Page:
COB-37: bureaucratic graces

Bureaucrats typically make whatever is done or said appear to result from tremendous effort and hours of discussion and deliberation.  This appearance of ponderousness, stiffness, toil, and seriousness is not an end in itself.  Merely subtracting from the attractiveness of life isn’t rational.  Bureaucrats, who highly honor rationality, actually cultivate bureaucratic impressions in order to serve better their organizations’ leaders.  The basic organizational problem was clearly recognized nearly a half-millennium ago:

they [organizational leaders] have the greatest lack of what they would most need in abundance — I mean, someone to tell them the truth and make them mindful of what is right: because their enemies are not moved by love to perform these offices, but are well pleased to have them live wickedly and never correct themselves; and, on the other hand, their enemies do not dare to speak ill of them in public for fear of being punished.  Then among their friends there are few who have free access to them, and those few are wary of reprehending them for their faults as freely as they would private persons, and, in order to win grace and favor, often think of nothing save how to suggest things that can delight and please their fancy, although these things be evil and dishonorable; thus, from friends these men become flatterers, and, to gain profit from their close association, always speak and act in order to please, and for the most part make their way by dint of lies that beget ignorance in [the organizational leader’s] mind….[1]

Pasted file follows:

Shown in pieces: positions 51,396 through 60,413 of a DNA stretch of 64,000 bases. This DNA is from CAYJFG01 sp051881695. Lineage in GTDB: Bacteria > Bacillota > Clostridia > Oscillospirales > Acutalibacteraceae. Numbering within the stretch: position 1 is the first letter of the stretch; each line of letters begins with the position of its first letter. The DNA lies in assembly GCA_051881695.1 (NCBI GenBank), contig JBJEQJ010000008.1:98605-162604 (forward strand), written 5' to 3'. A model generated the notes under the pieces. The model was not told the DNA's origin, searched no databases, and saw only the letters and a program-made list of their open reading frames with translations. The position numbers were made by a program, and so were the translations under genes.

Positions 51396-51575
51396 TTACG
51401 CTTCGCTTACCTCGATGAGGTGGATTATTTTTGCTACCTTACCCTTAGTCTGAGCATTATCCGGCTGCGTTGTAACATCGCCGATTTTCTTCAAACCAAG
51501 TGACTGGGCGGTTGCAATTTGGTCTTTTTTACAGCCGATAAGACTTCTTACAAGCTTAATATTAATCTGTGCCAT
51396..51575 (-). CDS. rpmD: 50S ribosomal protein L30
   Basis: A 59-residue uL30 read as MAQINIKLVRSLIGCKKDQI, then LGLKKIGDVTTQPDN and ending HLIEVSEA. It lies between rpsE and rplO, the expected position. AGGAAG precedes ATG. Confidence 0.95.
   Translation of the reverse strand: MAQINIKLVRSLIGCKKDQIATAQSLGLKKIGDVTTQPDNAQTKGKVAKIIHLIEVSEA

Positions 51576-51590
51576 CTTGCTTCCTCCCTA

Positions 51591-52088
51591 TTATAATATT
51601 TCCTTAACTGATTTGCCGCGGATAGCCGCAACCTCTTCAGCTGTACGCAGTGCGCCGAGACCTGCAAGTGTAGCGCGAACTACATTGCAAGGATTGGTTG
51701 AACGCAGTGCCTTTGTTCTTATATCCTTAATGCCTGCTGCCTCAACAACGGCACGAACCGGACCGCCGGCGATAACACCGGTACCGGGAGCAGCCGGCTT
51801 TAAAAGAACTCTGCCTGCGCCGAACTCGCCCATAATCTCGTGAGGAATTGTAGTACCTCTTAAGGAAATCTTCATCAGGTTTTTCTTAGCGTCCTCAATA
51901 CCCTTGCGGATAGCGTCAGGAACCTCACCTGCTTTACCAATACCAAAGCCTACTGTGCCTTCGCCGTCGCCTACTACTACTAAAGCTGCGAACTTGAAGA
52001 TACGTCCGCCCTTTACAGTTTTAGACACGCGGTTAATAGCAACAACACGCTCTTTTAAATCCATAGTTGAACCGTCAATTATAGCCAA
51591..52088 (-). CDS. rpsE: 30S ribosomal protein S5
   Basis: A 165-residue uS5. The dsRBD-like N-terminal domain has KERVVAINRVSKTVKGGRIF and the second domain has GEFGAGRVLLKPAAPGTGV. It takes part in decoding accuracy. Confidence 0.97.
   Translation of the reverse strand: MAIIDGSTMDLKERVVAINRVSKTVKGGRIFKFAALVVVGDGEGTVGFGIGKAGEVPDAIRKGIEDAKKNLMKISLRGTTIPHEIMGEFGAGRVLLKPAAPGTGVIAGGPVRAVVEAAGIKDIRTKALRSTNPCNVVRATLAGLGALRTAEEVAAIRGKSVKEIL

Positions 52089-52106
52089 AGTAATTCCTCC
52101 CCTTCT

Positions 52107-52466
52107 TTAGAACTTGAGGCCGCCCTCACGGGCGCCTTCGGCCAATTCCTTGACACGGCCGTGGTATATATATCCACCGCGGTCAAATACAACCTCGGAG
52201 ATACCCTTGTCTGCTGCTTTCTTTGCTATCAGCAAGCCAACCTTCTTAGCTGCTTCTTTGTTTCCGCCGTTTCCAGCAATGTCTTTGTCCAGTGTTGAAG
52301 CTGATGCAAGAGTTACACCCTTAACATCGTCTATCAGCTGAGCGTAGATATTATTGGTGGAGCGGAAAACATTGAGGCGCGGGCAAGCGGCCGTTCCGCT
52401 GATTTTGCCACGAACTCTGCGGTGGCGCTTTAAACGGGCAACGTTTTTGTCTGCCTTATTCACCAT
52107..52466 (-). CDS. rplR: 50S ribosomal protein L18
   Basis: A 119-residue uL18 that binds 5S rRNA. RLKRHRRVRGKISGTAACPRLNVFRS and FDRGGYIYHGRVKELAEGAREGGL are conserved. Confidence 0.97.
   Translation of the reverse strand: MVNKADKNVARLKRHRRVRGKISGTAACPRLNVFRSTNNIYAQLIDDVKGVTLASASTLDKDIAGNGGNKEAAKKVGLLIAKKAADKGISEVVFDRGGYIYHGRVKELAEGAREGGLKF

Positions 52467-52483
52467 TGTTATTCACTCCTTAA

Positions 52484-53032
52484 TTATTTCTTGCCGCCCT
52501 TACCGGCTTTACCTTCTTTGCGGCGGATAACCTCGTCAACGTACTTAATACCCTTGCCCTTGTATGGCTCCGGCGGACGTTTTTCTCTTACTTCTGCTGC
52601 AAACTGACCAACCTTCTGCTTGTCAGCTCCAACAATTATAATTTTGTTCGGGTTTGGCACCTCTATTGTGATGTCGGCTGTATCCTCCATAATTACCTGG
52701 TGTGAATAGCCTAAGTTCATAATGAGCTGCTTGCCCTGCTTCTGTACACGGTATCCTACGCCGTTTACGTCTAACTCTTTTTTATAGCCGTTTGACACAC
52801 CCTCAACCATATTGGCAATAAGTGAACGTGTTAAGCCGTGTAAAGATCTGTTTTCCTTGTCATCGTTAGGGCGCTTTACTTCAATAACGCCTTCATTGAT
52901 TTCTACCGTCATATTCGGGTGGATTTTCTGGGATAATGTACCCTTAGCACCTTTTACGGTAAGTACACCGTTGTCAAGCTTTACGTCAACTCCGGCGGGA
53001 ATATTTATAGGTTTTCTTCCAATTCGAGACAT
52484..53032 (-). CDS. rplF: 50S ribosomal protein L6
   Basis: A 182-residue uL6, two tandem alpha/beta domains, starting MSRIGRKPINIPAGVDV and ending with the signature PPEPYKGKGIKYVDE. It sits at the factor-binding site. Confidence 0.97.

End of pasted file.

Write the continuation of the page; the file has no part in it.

A bureaucrat use the apparent weight of his work and the size of his task forces and project teams to make palatable a better relationship with an organizational leader:

the aim of the perfect [bureaucrat]…is to win for herself, by means of the accomplishments ascribed to her…the favor and mind of the [organizational leader] whom she serves so that she may be able to tell her, and always will tell her, the truth about everything she needs to know, without fear or risk of displeasing her; and that when she sees the mind of her [organizational leader] inclined to a wrong action, she may dare to oppose her and in a gentle manner avail herself of the favor acquired by her good accomplishments, so as … she sees to it that her [organizational leader] is deceived by no one, listens to no flatterers or slanderers or liars, and distinguishes good from evil….[2]

So the next time you condemn superficial impressions of superfluous bureaucracy, pause and strive to recognize the virtues of natural bureaucratic graces.

Other bureaucratic matters in the docket for this month:

Martin Westlake notes the beauty of a well-prepared meeting room.  You should, too.

The Traveling Chemist complains that a car rental employee followed regulations in requiring an insurance certificate for the rental car.  If more persons scrupulously observed regulations, the global financial markets would not have melted down.

Mark Carlton at An Honest Debate had a similar experience with a bureaucratic Treasurer in Kansas.  He concludes:

please understand my frustration and anger was not the Treasurer’s fault. She was just doing her job. Unfortunately for me, she insisted on do it right.

You can count on bureaucrats to do the job right.

Jolaides at Jordan Journals recently described a bureaucratic procedure at the Jordanian Ministry of Finance. Jolaides explains: